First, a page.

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Alcohol Addiction: Symptoms, Health Effects & Treatment

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Alcohol addiction often leads to social, economic, and health problems. Excessive alcohol use is an extreme health hazard. Nearly 40% of adults in the U.S. have succumbed to the severe consequences of alcohol misuse.1

The 2015 National Survey on Drug Abuse reported:2

  • 15.7 million U.S. citizens aged 12 and up are involved in alcohol use
  • Each year, 85,000 people die in the U.S. due to misuse

Keep reading to discover what counts as alcohol addiction, its effects, and available treatment options for the condition. 

DSM-5 Definition of Alcohol Use Disorder (AUD)

The DSM-5 is the fifth edition of the Diagnostic and Statistical Manual of Mental Disorders and was published in 2013. The DSM-5 is used by clinicians and psychiatrists to diagnose mental disorders and provides a common language and framework for diagnosis.

Some of the conditions under the criteria set by the DSM-5 include:

  • Several anxiety disorders
  • Schizophrenia
  • Substance use

DSM 5’s definition of alcohol use is a pattern of alcohol consumption that often leads to clinically significant distress or impairment within a 12-month timeframe.

Two to three of these symptoms is mild alcoholism. Moderate AUD includes four to five symptoms. And severe alcoholism is six or more symptoms.


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Symptoms of Alcoholism

Many people find it challenging to recognize the symptoms of alcoholism.4 Alcohol’s regular use and acceptance in several cultures may play a role in this. Unlike meth or cocaine, alcohol isn’t considered to be dangerous. It’s also used as a token of celebration globally.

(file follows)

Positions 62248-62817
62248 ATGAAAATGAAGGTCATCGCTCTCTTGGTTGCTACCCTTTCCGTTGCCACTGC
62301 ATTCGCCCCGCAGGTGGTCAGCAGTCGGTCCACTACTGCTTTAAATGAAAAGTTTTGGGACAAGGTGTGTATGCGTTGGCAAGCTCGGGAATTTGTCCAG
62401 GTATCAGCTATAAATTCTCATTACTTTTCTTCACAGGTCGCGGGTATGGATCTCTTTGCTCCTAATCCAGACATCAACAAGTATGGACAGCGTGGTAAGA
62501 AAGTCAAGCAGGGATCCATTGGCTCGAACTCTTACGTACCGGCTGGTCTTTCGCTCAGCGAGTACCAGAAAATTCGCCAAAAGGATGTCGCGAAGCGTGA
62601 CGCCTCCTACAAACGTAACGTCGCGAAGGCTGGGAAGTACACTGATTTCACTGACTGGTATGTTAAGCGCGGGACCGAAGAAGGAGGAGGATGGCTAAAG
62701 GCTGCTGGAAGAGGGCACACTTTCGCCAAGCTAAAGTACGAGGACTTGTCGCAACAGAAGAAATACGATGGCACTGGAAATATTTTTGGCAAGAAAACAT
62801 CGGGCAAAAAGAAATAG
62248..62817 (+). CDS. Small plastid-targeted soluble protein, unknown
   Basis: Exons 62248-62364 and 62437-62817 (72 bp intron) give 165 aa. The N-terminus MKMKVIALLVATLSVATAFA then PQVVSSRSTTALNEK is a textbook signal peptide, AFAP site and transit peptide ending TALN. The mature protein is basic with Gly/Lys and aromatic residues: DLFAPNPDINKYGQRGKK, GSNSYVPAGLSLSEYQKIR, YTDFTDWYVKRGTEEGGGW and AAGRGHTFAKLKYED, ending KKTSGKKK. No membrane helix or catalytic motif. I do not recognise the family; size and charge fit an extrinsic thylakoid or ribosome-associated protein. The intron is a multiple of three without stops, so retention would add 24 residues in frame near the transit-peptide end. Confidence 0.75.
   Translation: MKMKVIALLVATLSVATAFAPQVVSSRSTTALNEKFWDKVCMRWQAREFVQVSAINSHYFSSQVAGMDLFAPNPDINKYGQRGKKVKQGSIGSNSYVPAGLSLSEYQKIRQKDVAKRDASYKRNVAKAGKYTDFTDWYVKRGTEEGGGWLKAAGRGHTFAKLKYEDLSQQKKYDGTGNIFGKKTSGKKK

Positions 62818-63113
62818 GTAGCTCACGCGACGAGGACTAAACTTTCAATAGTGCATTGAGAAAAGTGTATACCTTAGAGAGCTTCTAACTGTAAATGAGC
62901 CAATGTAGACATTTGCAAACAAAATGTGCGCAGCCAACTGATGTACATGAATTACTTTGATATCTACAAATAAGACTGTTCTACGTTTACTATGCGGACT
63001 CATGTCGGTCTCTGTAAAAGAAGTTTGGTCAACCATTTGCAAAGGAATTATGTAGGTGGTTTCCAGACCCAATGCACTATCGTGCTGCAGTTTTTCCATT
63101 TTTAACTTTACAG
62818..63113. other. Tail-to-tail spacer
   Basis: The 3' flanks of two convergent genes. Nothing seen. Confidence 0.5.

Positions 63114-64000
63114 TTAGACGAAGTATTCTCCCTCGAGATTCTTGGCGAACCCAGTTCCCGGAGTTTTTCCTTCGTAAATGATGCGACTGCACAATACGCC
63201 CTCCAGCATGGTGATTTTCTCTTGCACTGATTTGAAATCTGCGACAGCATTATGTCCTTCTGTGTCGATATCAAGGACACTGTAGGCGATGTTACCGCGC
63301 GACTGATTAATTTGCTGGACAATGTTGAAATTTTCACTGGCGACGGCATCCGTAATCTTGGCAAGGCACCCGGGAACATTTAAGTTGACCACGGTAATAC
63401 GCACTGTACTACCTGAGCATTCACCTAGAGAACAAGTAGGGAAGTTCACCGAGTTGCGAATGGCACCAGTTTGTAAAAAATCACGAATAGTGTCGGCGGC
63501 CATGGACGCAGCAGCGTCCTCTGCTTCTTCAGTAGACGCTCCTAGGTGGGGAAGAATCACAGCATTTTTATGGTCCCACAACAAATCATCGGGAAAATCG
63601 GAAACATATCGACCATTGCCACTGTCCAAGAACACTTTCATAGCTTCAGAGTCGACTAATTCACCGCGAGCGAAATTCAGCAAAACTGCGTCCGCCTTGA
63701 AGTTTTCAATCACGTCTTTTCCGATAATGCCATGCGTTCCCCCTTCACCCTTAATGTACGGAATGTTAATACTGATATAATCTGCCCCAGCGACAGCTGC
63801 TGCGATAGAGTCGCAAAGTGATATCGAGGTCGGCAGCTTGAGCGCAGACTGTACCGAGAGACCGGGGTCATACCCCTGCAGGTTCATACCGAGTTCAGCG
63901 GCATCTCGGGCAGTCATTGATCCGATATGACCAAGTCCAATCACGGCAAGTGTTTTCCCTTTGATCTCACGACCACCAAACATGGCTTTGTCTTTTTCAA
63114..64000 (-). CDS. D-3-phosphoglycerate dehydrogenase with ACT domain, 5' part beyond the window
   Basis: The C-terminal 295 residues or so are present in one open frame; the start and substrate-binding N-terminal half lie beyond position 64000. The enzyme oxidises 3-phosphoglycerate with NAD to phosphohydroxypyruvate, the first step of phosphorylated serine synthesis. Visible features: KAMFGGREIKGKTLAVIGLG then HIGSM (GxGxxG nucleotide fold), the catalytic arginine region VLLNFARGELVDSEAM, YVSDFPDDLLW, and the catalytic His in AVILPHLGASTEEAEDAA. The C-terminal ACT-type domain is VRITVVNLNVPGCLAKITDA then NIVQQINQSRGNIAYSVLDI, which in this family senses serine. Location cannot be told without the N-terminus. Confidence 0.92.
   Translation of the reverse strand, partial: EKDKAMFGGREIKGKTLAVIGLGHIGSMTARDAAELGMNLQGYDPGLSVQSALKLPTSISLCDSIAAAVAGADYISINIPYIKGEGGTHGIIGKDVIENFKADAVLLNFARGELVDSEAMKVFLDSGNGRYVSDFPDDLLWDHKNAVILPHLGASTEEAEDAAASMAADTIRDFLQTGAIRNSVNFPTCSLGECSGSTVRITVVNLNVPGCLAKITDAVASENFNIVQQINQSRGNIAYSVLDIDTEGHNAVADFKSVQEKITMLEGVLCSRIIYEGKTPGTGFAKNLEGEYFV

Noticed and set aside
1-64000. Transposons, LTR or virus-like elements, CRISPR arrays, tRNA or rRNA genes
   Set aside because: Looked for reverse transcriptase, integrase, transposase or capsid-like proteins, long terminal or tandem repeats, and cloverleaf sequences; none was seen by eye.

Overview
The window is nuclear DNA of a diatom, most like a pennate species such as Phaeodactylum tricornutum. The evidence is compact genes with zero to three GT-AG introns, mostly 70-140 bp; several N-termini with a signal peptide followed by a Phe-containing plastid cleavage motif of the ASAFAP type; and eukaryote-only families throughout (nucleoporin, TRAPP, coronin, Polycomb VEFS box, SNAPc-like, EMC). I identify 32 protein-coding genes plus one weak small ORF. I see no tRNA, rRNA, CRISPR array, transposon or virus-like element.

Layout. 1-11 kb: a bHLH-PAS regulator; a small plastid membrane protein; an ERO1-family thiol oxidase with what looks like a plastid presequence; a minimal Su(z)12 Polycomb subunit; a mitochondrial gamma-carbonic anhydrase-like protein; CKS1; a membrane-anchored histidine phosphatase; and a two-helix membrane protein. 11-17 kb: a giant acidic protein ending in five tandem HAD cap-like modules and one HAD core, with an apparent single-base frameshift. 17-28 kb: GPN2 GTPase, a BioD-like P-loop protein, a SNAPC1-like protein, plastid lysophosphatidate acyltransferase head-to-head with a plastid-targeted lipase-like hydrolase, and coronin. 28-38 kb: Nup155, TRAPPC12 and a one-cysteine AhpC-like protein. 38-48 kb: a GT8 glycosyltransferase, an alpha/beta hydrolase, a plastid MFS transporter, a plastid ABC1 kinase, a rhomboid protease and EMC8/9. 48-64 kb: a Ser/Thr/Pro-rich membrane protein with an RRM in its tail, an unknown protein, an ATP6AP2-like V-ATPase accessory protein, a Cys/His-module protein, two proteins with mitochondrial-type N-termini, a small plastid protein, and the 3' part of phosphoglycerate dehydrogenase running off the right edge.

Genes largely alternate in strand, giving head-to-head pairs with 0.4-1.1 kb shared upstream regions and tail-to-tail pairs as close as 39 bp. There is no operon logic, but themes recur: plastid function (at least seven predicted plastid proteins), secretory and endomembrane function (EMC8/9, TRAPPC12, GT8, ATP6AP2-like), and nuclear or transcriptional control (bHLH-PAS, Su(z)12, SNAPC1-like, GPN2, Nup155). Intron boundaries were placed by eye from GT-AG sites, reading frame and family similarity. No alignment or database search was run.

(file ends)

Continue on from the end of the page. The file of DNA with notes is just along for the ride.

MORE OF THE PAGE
It’s difficult to differentiate someone who drinks for fun from someone with a severe drinking problem. However, several identifiable symptoms of AUD can help you confirm the latter. Symptoms include: 

  • Frequent drinking 
  • Drinking at inappropriate times
  • An high tolerance for alcohol
  • Finding reasons to drink
  • Going into isolation
  • Dependence on alcohol for everyday functionality 
  • Depression and emotional issues
  • Lack of professionalism

Failure to detect a person’s alcohol addiction early on can result in worsening symptoms. For instance, that person could greatly suffer from mental and physical health problems.

To increase the chances of successful addiction recovery, it’s best to detect signs of addiction and enlist help as early as possible..

Behavioral and Mental Signs of Alcoholism

People suffering from AUD tend to follow certain behavioral patterns when influenced by alcohol.5 Alcoholics tend to behave differently when trying to hide their drinking problems from their family and friends. Behavioral signs of alcoholism may include:

  • Neglecting responsibilities at work, home, or school
  • Drinking in secret or hiding alcohol
  • Lying about drinking habits
  • Experiencing financial problems due to excessive drinking
  • Drinking despite negative consequences, such as losing a job or getting in trouble with the law

Mental signs of alcoholism may include:

  • Obsessing about alcohol and when the next drink will be available
  • Experiencing blackouts or memory loss due to drinking
  • Developing a tolerance to alcohol, needing more and more to get drunk
  • Withdrawal symptoms when not drinking, such as anxiety, shaking, or sweating